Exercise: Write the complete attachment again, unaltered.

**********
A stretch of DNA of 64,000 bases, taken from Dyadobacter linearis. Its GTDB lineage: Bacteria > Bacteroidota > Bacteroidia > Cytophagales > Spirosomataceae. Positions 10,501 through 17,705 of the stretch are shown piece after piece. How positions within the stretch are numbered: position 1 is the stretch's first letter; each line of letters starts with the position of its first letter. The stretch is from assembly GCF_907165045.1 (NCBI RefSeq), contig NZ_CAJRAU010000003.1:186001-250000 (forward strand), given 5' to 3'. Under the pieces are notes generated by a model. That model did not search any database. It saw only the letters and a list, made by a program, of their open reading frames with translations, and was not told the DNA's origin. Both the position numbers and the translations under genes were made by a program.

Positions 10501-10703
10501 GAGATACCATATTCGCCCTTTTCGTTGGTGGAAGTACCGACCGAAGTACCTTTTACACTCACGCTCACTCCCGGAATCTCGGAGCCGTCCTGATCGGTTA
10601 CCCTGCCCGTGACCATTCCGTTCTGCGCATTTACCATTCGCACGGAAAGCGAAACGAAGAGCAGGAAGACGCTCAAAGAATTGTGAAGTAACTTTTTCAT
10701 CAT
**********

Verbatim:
A stretch of DNA of 64,000 bases, taken from Dyadobacter linearis. Its GTDB lineage: Bacteria > Bacteroidota > Bacteroidia > Cytophagales > Spirosomataceae. Positions 10,501 through 17,705 of the stretch are shown piece after piece. How positions within the stretch are numbered: position 1 is the stretch's first letter; each line of letters starts with the position of its first letter. The stretch is from assembly GCF_907165045.1 (NCBI RefSeq), contig NZ_CAJRAU010000003.1:186001-250000 (forward strand), given 5' to 3'. Under the pieces are notes generated by a model. That model did not search any database. It saw only the letters and a list, made by a program, of their open reading frames with translations, and was not told the DNA's origin. Both the position numbers and the translations under genes were made by a program.

Positions 10501-10703
10501 GAGATACCATATTCGCCCTTTTCGTTGGTGGAAGTACCGACCGAAGTACCTTTTACACTCACGCTCACTCCCGGAATCTCGGAGCCGTCCTGATCGGTTA
10601 CCCTGCCCGTGACCATTCCGTTCTGCGCATTTACCATTCGCACGGAAAGCGAAACGAAGAGCAGGAAGACGCTCAAAGAATTGTGAAGTAACTTTTTCAT
10701 CAT